I heard the same story about one of those famous classical violinists tuning students' strings slightly off to get them to be able to adjust on the fly. I've had that issue myself, though certainly not on purpose...for a short time when I played in a little amateur BG band, I tuned in between things where it was noisy and they didn't always give me enough time to get it good...I mean, I didn't need a ton of time but they really hurried from one song to the next sometimes...so...I'd start playing and realize one string or another was a little off on the singing parts, then be ready to make up for that in the fiddling break that came after a verse or two...lol...not my favorite way to play, but it happens like that sometimes, especially if you tune to cross tunings a lot like I do...whew...challenging!

boxbow - Posted - 05/27/2021:  14:06:10


For practice sessions or noodling sessions by myself it's perfect 5ths insofar as I'm capable of that day. My hearing is a little wonky any more. After a little playing in time, I can tell if adjustments are necessary. If my hearing is really yanking me around, I use a clip on tuner as needed. Otherwise I just tune to 5ths by ear off of the A string and check the A string with the tuner every so often depending on the weather changes, mostly. It's almost impossible to hear beats these days. For jams I tune the A and D to Equal temperament with the clip on tuner and the others by ear. When it's too noisy I do them all with the tuner. Eventually I'll adjust all the strings as the other instruments sort out. I know about how far off to tune the E and G using my tuner to come about as close as I'll need to start off with that bunch.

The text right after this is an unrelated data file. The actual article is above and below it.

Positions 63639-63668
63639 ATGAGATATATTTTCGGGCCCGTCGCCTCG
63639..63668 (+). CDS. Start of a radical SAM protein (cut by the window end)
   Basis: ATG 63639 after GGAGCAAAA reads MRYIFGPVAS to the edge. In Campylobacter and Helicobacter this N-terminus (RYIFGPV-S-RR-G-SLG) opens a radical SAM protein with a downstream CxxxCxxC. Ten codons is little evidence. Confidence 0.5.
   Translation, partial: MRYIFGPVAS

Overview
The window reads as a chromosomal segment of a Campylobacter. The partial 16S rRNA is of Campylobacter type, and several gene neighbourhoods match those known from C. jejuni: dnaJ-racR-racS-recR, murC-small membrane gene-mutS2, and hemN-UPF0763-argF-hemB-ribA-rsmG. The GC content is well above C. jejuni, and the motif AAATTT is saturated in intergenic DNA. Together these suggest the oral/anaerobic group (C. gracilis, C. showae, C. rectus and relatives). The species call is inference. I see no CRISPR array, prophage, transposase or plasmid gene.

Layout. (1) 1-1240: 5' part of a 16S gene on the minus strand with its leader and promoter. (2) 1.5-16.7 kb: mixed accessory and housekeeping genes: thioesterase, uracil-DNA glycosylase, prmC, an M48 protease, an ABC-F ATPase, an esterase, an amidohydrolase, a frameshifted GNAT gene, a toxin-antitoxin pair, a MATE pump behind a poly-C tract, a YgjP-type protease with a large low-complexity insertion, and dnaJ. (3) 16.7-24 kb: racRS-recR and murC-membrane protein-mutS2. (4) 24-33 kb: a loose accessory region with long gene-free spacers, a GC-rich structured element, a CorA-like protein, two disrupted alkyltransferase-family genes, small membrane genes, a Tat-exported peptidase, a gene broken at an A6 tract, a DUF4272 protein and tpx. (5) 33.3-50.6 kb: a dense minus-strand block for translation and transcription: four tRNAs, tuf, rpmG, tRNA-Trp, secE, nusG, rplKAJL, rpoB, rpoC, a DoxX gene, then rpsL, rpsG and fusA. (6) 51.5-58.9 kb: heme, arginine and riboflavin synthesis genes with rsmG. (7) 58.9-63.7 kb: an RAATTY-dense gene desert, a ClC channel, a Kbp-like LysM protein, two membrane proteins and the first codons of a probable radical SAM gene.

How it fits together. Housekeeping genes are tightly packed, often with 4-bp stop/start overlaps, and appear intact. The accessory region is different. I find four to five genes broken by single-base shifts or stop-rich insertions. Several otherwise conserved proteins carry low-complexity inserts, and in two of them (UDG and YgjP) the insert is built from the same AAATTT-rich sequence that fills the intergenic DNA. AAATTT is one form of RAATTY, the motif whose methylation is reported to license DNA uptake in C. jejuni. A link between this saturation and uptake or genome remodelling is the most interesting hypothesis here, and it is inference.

Quincy - Posted - 05/27/2021:  15:59:18


Nice to find this topic, this was also one of my questions.
I recently bought a tiny tuning fork to tune the A-string, but cannot remember/ copy the sound, it's a tiny fork, I think I just need a bigger one, that sounds for a long time?

It's my wish also to learn how to tune by ear instead of using the visual aid of a digital tuner.

In future (I start to get very curious) I want to be able to tune in GDGD or AEAE also. I guess I first should try to tune by ear.

DougD - Posted - 05/27/2021:  16:26:39


After you hit the tuning fork (on your knee, edge of a chair, etc.) do you touch it to the top of your violin, next to the bridge? It needs something to resonate and amplify the vibrations.

groundhogpeggy - Posted - 05/27/2021:  16:27:48


This might be an obvious thing you already know, and if so, I apologize in advance...but, is there a ball at the end of your tuning fork? Just in case you aren't aware, after your strike the fork you have to set the ball end on a surface, such as wood, that will allow the sound of the A to come through. You probably know that already...sorry...just making sure. I think tuning forks are the best way to tune, because they act on the physics of sound. I use mine for going to GDGD too...first I strike and allow my A to sound, then hum one step down to find a G, and go from there...a fifth for the D, octave for G and the other D. Tuning the strings to each other just works out so much better for me than tuning each individual string to an electronic tuner...they never sound right to me when I've ever tried that. Of course, as I said, lots of, probably most people I've seen at BG jams and such, do prefer the electronic tuners...just doesn't work as well for me as the tuning fork. In the end, I say, do whatever works because every fiddler deserves to dwell within their own comfort zone, not somebody else's.

groundhogpeggy - Posted - 05/27/2021:  16:29:20


Oh sorry...I didn't see Doug's post...lol...didn't mean to duplicate that idea.

Quincy - Posted - 05/27/2021:  16:32:40